Syria removed over 92 percent of its chemical stockpile, said head of the OPCW-UN task force as the deadline to remove the toxic chemicals from the country torn by civil war passed on Sunday. The complete weapons destruction deadline is set for June 30.
Over 92 percent of Syria's chemical stockpile has been removed from the country, Sigrid Kaag head of the combined Organization for the Prohibition of Chemical Weapons-UN task team told a news conference at the Damascus-based Four Seasons Hotel on Sunday.
"(Also) a total of 18 removal operations have been carried
out ...and always with due regard for the environment and public
safety," she added.
In addition to the removal, Damascus has destroyed buildings, equipment, empty mustard gas containers, and decontaminated other containers at several chemical weapons storage and production sites.
“We are talking basically of the remaining seven and a half, eight percent of chemicals weapons material that currently still in country in one particular site. Six and a half, roughly, needs to be removed, a small percentage is to be destroyed regardless in country that can be done," she said.
The watchdog added that the Syrian government has been very cooperative after joining the Chemical Weapons Convention, however it needs to "acquit itself of its commitments" and ensure the remaining materials are eradicated by the end of the month.
“It's important that the last push is made toward full completion,'' Kaag said.
Damascus pledged to remove all chemicals by April 13, except for those in areas “that are presently inaccessible,” by an April-27 deadline, according to the OPCW. So far the deadlines have not been met, because of the unstable situation inside the country.
Kaag said on Sunday that the joint OPCW-UN mission has been
receiving information from Damascus about attacks on convoys
transferring weapons, Syrian SANA news agency reported.
“Syria is a country at war. The security situation is volatile, precarious and it shifts all the time,” Kagg told RT adding that security remains always a challenge and the situation should be addressed “to avoid the risk of any of the chemical weapons materials falling in the wrong hands”.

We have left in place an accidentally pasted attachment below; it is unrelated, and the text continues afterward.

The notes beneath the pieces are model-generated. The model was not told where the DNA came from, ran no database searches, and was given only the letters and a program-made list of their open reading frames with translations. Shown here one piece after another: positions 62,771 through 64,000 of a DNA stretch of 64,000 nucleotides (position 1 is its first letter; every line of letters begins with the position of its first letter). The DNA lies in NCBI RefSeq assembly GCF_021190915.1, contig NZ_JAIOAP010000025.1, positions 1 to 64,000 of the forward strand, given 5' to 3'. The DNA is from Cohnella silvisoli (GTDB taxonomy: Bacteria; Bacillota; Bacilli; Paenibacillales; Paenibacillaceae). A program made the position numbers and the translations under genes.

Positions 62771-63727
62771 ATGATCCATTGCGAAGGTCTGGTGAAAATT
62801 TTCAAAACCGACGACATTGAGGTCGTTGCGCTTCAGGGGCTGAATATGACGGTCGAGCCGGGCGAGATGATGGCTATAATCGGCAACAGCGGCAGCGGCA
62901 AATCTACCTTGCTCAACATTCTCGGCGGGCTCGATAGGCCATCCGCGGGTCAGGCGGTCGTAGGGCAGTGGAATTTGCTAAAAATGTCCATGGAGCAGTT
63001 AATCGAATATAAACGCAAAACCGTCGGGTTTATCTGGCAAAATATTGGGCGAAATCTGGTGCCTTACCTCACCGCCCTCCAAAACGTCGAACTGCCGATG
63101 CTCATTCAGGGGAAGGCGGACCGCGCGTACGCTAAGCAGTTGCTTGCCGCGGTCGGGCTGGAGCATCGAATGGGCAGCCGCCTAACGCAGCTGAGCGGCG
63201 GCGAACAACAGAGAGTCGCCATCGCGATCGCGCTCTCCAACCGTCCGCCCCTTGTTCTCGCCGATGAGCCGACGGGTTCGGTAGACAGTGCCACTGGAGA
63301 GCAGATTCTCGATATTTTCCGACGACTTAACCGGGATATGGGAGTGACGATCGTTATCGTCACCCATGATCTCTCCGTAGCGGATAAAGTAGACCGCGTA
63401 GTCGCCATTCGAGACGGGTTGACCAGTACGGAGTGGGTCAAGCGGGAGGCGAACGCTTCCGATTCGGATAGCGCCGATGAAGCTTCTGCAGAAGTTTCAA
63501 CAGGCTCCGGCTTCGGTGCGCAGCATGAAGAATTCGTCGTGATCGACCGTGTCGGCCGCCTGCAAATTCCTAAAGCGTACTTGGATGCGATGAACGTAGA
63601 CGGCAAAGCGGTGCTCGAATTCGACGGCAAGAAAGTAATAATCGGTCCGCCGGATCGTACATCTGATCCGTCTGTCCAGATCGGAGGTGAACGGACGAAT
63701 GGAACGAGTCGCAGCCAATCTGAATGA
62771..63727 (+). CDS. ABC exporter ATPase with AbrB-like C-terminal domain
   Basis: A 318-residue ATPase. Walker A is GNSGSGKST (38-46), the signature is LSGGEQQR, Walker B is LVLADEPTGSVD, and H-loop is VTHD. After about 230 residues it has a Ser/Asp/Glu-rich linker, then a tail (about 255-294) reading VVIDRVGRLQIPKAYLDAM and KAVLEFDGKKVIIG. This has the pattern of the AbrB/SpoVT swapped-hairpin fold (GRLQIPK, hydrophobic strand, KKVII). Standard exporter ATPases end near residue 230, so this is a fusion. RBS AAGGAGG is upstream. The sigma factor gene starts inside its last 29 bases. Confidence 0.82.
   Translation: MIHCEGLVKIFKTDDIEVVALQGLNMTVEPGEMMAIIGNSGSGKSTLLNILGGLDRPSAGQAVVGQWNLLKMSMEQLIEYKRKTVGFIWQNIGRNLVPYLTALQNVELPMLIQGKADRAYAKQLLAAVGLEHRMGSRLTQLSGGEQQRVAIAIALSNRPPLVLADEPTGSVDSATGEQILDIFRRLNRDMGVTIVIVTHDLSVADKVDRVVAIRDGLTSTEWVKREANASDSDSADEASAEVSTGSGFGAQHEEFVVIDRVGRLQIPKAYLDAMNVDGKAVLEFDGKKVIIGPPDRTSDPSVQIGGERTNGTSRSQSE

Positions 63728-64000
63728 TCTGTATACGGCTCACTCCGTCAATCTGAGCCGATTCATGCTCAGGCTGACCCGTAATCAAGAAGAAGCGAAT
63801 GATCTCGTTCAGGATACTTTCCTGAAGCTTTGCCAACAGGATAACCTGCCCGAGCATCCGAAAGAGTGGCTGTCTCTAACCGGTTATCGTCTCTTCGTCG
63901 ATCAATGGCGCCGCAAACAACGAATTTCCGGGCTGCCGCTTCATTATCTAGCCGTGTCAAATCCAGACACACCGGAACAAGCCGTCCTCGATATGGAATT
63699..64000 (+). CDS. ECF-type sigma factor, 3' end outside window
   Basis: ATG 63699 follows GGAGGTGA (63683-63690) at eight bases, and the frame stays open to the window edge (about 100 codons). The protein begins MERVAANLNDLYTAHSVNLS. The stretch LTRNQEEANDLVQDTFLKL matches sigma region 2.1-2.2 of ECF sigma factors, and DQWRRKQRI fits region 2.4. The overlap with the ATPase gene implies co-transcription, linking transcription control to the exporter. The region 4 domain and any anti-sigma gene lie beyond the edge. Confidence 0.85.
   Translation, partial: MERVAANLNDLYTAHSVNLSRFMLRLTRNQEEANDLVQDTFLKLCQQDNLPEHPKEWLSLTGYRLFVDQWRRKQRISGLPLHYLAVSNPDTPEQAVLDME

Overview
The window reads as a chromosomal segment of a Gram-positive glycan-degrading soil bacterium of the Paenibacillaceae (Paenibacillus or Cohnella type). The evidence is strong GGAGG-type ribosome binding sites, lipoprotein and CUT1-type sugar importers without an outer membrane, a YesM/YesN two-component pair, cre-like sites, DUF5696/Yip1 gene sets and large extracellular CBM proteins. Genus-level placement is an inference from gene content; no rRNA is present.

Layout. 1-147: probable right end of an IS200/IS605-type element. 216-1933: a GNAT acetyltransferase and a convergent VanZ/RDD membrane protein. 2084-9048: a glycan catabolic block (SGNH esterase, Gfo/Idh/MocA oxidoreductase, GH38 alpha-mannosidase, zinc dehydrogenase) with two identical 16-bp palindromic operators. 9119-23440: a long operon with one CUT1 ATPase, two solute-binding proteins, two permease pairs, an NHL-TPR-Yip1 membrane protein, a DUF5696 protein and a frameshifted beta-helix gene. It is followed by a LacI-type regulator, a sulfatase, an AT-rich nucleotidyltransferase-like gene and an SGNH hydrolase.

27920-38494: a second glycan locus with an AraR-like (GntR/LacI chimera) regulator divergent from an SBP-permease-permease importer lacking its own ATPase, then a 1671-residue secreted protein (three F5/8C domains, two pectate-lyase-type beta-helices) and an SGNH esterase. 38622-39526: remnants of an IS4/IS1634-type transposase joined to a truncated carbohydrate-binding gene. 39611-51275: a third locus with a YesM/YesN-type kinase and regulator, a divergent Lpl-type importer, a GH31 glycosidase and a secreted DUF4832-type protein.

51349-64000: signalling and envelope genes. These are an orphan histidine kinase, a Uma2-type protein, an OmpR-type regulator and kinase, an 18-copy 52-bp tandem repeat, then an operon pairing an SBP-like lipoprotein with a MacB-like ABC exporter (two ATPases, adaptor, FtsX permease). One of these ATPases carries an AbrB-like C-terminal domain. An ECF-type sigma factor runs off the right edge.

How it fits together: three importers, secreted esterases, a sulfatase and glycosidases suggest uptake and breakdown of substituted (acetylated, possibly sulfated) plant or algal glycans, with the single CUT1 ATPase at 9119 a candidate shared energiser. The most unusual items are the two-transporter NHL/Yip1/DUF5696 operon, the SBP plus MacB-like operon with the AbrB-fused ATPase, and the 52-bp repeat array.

Kaag said the mission has not yet been given access to 12 chemical weapons production facilities. These facilities are under review by the OPCW Executive Council regarding the modalities for their destruction.
In March Russia urged the provision of security of chemical weapons transportation pointing to the March 9 attack on the port at Latakia. The chemicals are being transported there and loaded onto Norwegian and Danish ships for transport to the Italian port Gioia Tauro. There the weapons will be transferred to a ship and turned into low-toxicity effluent.
“Three rockets were fired towards the ships [transporting the weapons]” in a “purposeful act of sabotage” that constitutes a “flagrant violation” of UN regulations, said a statement from the Russian foreign ministry.
In February, Damascus said there were two attempted attacks on convoys with chemical weapons. The OPCW inspectors have also been fired upon by snipers in autumn of 2013. Mortar bombs landed near their hotel in Damascus, however it was not clear whether they had been targeted.
Moscow stressed the Syrian government cannot take all responsibility for chemical weapons removal.
Syria agreed to the destruction of its chemical weapons through a US-Russia brokered deal in September. The decision was sparked by a deadly sarin gas attack in August 21 near Damascus that killed hundreds of people. The West blamed President Bashar Assad forces for it, while Damascus accused the rebels.
Syria has declared around 700 tons of the most-dangerous chemicals, 500 tons of less-dangerous precursor chemicals and 122 tons of isopropanol used in sarin gas production. The deadline for the mission’s completion is June 30. Kaag told reporters in Damascus on Sunday that the UN hoped Syria would meet it.